Mosaic Canyon | Death Valley

Mosaic Canyon is one of our favorite hikes in Death Valley National Park. One great thing about this trail is that you can choose the distance that best suits your group. Best of all, this canyon has a variety of fun obstacles and very beautiful scenery. We highly recommend hiking at least part of Mosaic Canyon in Death Valley.

Mosaic Canyon was one of our favorite parts of Death Valley

Directions

In order to access Mosaic Canyon, you will need to navigate 2 miles of rough dirt road. Though there are some big rocks, we saw a lot of sedans easily making this drive. Just go slow and avoid straddling the big rocks between your tires. You should be fine even with low clearance. The trailhead parking lot is fairly large, but it was mostly full by mid-morning even on an off-season day when we visited. The turn off for the Mosaic Canyon Road is just past the Stovepipe Wells Village.

The trail begins at the end of the road.

Mosaic Canyon Trail

First Half Mile

The first half-mile of the hike is the most scenic. It winds up a fairly narrow slot canyon with steep walls on either side. The walking is easy, and though it runs uphill, the rise is gentle, and the soft gravel isn’t difficult to traverse. If you need a shorter hike, this is the part of the Mosaic Canyon in Death Valley you should hike.

The trail narrows down really quickly.
The slot canyons are super interesting.
We loved all the different rock features in Mosaic Canyon.
It is such a fun canyon to explore..

Second Half Mile

At almost exactly a half-mile, the walls fall away and the canyon opens up. The next half-mile meanders through this open area. The wash is very wide, and you can choose your own trail. There is no opportunity for shade, and this section can get long, particularly if you are hiking with little ones.

This is the open area of the hike.
Even in January, we. were searching out shade.

Third Half Mile

Right around one mile into Mosaic Canyon, the terrain changes again. The canyon narrows down again, and the walls creep higher. This section looks and feels like the first half-mile with one exciting difference. There are now obstacles that require a little scrambling. We like places that require a little climbing because they feel like a teamwork building activity for our family. Our bigger kids help the little kids, and everyone wants to make sure that Mom is doing okay. None of the obstacles are terribly difficult, and most are fun places for the kids. This part of the hike was a lot of fun.

The next part of the trail has a lot more climbing.
Mosaic Canyon narrows back down after the long second half mile section.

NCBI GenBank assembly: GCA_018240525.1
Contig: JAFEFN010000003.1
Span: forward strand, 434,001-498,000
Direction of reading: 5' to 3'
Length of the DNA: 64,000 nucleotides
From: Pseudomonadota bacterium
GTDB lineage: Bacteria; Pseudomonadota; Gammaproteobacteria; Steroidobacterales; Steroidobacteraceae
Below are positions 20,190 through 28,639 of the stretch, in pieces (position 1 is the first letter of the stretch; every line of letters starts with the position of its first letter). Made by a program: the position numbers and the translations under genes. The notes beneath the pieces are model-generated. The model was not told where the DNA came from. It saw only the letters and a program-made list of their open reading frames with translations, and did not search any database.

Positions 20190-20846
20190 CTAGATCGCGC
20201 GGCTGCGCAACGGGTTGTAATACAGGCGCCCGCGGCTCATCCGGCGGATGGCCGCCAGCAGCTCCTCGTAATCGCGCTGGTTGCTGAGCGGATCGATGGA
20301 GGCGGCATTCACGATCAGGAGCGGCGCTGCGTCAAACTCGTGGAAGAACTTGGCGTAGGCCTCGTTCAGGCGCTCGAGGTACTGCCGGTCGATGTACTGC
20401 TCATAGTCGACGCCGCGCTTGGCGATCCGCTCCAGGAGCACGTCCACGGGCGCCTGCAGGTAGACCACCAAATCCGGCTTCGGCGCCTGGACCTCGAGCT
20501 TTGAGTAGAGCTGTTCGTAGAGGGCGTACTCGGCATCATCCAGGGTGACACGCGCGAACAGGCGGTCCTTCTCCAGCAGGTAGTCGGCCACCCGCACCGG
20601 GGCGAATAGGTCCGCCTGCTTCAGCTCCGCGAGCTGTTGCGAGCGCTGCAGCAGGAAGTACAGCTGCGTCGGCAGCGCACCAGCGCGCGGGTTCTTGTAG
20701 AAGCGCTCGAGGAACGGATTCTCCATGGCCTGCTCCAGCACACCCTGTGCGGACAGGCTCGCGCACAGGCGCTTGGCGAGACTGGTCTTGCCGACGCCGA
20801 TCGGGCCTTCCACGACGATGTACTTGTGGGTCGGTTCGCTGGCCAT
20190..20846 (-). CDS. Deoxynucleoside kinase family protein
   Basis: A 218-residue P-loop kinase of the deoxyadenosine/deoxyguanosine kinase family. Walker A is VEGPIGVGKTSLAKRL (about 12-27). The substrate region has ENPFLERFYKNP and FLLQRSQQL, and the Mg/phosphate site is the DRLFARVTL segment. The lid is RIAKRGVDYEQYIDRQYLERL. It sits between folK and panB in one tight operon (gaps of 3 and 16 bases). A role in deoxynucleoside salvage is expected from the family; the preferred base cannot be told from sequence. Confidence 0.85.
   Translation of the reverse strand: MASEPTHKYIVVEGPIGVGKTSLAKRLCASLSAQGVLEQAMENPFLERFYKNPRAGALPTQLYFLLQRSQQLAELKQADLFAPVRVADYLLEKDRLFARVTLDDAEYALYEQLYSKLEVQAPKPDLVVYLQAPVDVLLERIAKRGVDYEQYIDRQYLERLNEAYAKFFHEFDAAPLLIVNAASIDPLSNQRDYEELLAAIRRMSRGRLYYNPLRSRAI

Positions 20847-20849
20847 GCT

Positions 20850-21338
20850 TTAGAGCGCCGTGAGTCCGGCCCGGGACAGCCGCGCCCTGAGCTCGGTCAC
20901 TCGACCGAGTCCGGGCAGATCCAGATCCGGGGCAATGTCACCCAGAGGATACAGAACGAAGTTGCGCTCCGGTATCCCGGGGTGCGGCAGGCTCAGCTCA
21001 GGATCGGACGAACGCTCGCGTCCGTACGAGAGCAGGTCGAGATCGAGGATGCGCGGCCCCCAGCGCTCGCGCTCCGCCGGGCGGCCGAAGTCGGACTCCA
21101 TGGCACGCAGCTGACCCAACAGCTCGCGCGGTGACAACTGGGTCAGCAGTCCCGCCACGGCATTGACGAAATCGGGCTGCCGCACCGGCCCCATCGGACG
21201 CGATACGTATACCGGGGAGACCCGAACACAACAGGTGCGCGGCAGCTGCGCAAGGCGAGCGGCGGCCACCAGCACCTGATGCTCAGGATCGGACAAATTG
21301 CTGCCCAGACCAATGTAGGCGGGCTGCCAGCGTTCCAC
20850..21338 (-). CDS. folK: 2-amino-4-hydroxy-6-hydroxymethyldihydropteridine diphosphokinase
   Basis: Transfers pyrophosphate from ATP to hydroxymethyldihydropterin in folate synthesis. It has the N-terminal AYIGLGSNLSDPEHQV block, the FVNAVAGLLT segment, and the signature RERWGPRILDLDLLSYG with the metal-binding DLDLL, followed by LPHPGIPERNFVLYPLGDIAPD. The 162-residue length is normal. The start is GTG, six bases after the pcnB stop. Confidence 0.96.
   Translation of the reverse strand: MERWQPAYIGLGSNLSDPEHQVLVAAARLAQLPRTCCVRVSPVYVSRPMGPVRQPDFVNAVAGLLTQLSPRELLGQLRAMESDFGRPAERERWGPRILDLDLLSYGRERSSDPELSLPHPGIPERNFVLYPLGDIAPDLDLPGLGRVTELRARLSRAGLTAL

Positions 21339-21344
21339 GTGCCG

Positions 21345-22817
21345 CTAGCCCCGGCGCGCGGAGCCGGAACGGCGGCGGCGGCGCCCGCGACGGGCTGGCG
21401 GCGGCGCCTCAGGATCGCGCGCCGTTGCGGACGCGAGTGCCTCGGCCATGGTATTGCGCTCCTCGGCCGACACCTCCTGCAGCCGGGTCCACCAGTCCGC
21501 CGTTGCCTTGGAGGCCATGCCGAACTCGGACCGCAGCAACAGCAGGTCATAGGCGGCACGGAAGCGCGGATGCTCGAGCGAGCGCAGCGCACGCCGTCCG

You will need to be able to navigate these large boulders.
And be able to climb slippery rock sections like this.
But the skinny slot areas are so cool to walk through.

Last Half Mile

Our distance marker told us that we were 1.47 miles into the hike when we ran into a straight wall. This obstacle would be very difficult to climb. However, we had noticed that the trail had climbed up and to the right about 100 meters back from the wall. There were even rocks across the base of the canyon to lead us up and to the right. This is another great place to turn around because the finally half mile starts to feel long.

You need to climb up around the dead end.
It walks about the canyon.

The final section of the Mosaic Canyon hike doesn’t run the full half-mile advertised by the park. We clocked it at about three-tenths of a mile, bringing the total one-way distance to around 1.8 miles. The last section is narrow, and has a few obstacles, too. It finally ends at what they call a dry waterfall. There is a large wall directly in front of you that has been polished by running water but is almost always dry. You would need climbing gear or a helicopter to go past this point.

Then you come back around to where Mosaic Canyon narrows back down.
There are some small winding parts.
This is the dry waterfall and where you can go no further.

Of course, the downhill distance is easier than up, but if you go all the way to the end, it’s between 3.5-4 miles to do this hike. We feel it’s very worth it. We highly recommend the Mosaic Canyon trail in Death Valley if your kids can handle the distance. At least walk the first half mile to enjoy the slot canyon. For other family-friendly trails in Death Valley National Park, visit our post about Kid Hikes in Death Valley.

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